Former Illinois governor Dan Walker pleaded guilty in federal court in Chicago yesterday to three felony charges in connection with a scheme in which he fraudulently obtained hundreds of thousands of dollars in loans from a savings and loan he headed in order to pay his business and personal expenses, including maintaining his 80-foot-yacht, "The Governor's Lady."

Walker, a Democrat who was governor from 1973 to 1977, also admitted filing false financial statements that failed to disclose at least $1 million in liabilities in order to obtain more than $1.1 million in loans from five financial institutions in Illinois, Florida and Arkansas.

Walker, 64, is the former chairman of the board and chief executive officer of First American Savings and Loan in Oak Brook, Ill., which was declared insolvent in April 1986 by the Federal Home Loan Bank Board.

Walker received national attention when, as a prominent Chicago lawyer, he chaired the commission that investigated the confrontation between Chicago police and antiwar demonstrators at the 1968 Democratic National Convention. His report criticizing Mayor Richard J. Daley and the city police force launched his political career. He was elected governor four years later after a highly publicized walk across Illinois.

Appearing yesterday before U.S. District Court Judge Ann C. Williams, Walker pleaded guilty to charges of bank fraud, misapplication of bank funds and perjury. He promised to cooperate with a continuing investigation of bank fraud in the Chicago area.

"I have broken the law and pleaded guilty," Walker read from a statement. "I have deep regrets and no excuses." He could face up to 15 years in prison and a $505,000 fine.

Under the terms of the guilty plea, Walker admitted fraudulently obtaining loans from First American through his son, Daniel Walker Jr., and Robert T. McCarthy, a close friend and business associate to whom he owed money. The elder Walker, who was barred from obtaining loans or credit at First American, concealed the fact that he used almost $240,000 of the approximately $280,000 in loans to pay his expenses.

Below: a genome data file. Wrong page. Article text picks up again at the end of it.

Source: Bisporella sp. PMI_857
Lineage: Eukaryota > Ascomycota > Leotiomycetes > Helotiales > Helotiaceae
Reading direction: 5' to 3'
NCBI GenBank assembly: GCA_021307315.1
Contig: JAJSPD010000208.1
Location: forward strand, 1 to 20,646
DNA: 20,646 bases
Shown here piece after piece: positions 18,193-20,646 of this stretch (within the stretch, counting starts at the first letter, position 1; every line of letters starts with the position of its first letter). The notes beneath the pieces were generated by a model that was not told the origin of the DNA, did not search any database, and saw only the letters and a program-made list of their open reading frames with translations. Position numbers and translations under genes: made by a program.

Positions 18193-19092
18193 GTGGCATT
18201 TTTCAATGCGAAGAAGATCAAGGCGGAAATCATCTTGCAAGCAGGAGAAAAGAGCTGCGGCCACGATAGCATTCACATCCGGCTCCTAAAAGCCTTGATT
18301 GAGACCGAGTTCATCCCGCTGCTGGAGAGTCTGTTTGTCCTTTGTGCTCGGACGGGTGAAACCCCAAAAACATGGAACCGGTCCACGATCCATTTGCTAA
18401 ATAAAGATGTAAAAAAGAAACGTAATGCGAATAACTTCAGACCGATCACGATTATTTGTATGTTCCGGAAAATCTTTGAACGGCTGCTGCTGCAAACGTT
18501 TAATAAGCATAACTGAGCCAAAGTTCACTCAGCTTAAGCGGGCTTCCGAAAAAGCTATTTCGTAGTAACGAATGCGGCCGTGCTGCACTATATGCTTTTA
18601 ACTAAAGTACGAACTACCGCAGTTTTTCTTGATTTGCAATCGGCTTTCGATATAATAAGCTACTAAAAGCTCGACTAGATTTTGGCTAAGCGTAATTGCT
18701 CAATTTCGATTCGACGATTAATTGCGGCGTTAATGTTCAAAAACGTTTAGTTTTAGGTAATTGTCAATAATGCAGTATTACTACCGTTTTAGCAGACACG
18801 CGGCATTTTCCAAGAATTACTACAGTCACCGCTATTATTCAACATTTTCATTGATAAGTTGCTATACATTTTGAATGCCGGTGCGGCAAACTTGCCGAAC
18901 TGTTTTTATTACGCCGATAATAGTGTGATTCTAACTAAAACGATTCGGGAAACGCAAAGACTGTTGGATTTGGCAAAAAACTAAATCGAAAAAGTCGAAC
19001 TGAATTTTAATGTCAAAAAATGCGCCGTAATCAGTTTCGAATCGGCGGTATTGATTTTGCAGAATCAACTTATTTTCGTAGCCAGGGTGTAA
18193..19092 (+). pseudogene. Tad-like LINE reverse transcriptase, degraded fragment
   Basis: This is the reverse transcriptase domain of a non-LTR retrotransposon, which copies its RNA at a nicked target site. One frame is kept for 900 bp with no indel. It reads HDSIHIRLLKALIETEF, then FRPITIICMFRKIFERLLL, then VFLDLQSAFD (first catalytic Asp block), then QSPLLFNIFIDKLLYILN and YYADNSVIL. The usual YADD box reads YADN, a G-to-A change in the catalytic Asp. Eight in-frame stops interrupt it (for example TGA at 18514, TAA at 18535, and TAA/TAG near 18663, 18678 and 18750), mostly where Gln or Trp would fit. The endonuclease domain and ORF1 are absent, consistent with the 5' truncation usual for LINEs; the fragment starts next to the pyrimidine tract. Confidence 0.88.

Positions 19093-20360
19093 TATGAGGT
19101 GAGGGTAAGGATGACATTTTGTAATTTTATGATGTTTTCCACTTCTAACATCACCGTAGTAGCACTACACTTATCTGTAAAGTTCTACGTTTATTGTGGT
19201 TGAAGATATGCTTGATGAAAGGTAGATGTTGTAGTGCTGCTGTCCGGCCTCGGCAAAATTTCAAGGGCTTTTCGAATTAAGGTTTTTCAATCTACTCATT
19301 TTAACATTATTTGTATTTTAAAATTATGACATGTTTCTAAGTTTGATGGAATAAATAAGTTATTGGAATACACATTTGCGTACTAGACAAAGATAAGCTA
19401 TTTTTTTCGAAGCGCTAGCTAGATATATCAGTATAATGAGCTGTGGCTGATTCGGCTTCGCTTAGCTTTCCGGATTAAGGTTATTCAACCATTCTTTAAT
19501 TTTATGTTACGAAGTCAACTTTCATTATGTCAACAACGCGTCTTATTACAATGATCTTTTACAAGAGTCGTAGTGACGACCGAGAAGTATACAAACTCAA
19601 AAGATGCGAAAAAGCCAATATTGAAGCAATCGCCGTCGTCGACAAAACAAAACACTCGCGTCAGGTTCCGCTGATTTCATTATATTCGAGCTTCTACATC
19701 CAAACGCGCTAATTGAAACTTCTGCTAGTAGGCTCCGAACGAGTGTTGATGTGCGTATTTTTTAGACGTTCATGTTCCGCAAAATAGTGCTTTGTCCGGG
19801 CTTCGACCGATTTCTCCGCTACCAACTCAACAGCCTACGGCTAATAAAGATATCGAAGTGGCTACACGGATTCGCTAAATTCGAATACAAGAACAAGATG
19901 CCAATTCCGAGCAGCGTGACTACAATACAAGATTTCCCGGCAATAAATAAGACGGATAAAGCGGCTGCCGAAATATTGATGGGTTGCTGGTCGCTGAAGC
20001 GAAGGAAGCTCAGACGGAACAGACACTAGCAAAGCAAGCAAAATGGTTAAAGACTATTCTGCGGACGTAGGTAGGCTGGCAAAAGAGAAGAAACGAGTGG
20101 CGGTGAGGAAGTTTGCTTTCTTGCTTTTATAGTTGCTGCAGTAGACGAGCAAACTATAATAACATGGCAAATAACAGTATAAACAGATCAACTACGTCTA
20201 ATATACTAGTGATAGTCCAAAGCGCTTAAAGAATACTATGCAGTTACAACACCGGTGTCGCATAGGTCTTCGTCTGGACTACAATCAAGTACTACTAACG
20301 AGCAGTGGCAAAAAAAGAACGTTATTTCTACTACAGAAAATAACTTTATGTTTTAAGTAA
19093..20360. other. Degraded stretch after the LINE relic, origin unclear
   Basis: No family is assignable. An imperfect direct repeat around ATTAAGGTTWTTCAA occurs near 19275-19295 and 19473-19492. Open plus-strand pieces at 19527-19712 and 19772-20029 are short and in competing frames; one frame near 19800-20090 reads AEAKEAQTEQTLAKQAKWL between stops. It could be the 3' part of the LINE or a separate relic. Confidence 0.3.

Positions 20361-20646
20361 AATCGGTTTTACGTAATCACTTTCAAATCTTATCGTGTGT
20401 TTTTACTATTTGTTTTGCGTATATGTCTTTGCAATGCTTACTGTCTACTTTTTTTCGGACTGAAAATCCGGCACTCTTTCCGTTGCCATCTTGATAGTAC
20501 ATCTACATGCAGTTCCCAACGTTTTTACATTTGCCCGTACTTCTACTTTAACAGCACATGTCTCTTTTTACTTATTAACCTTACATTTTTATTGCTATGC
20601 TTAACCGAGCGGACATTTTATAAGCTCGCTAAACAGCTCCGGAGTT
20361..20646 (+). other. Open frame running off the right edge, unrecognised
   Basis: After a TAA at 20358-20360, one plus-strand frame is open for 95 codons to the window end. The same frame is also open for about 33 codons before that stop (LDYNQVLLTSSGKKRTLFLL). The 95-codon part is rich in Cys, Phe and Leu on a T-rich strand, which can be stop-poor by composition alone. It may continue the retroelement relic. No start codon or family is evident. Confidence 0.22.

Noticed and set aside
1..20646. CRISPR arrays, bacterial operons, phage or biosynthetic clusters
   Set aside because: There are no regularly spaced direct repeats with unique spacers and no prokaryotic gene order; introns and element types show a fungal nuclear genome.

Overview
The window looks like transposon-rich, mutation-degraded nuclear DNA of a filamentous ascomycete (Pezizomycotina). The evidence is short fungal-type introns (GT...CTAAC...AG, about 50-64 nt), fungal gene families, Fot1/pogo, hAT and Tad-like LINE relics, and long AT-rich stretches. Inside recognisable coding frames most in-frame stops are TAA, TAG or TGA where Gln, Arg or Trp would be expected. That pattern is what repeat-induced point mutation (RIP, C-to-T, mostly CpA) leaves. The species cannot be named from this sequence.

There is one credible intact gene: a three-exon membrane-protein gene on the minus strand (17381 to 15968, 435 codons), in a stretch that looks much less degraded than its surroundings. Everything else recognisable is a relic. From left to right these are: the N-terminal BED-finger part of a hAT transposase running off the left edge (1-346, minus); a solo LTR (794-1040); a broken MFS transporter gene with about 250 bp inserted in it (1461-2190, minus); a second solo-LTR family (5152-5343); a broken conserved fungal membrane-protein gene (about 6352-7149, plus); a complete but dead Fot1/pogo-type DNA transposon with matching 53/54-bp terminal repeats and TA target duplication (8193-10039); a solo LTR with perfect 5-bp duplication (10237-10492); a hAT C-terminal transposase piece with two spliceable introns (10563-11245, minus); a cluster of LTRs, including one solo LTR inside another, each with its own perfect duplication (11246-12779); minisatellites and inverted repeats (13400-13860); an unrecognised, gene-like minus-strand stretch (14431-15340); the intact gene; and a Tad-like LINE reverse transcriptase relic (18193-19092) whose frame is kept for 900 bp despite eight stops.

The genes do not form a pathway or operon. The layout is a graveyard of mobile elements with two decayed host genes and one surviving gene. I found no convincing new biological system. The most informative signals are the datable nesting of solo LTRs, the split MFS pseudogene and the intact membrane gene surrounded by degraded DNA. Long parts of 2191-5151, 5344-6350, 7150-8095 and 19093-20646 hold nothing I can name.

For example, in January 1986, according to the criminal information filed gainst Walker, he instructed McCarthy to obtain a $75,000 unsecured loan from First American. Walker then used about $44,000 of the loan to pay debts incurred in operating his yacht, and wrote McCarthy a $45,000 promissory note.

Walker also acknowledged lying to the Federal Home Loan Bank Board in April 1986, when he denied under oath that he had not received proceeds of any First American loans to family members. In fact, he received about half the proceeds of a $14,000 loan to his son in July 1983.

In addition, he admitted submitting false financial statements to other financial institutions that prosecutors said "grossly" overstated the assets of himself and his wife and understated their liabilities. They obtained loans totaling more than $1,175,000 from the thrifts and banks.

In court yesterday, Walker disputed prosecutors' assessment of the amount by which he allegedly understated his assets.

He said the government intended to make it appear that he had profited from the transactions related to the bank-fraud section of the charges.

"In fact," he said, "I'm in very serious financial difficulty and I did not personally profit."

Last July, Walker denied any wrongdoing in funding the expansion of Butler-Walker Inc., his chain of quick-oil-change franchises, through the savings and loan association. The Chicago Sun-Times had reported that Walker and his wife used more than $10 million from the savings and loan to buy and develop sites for the business.

U.S. Attorney Anton R. Valukas said yesterday the Walker case "shows first of all that this office is paying as much attention in scrutinizing the financial criminal area as we are the political corruption area."

Former Illinois governor Otto Kerner, a Democrat who served from 1961 to 1968, was convicted in 1973 of bribery, tax evasion and perjury. Prosecutors said he was allowed to buy race-track stock at a bargain-basement price in return for favorable action on legislation affecting the racing industry.

Kerner was sentenced to three years in prison but, due to ill health, was paroled in 1975 after seven months.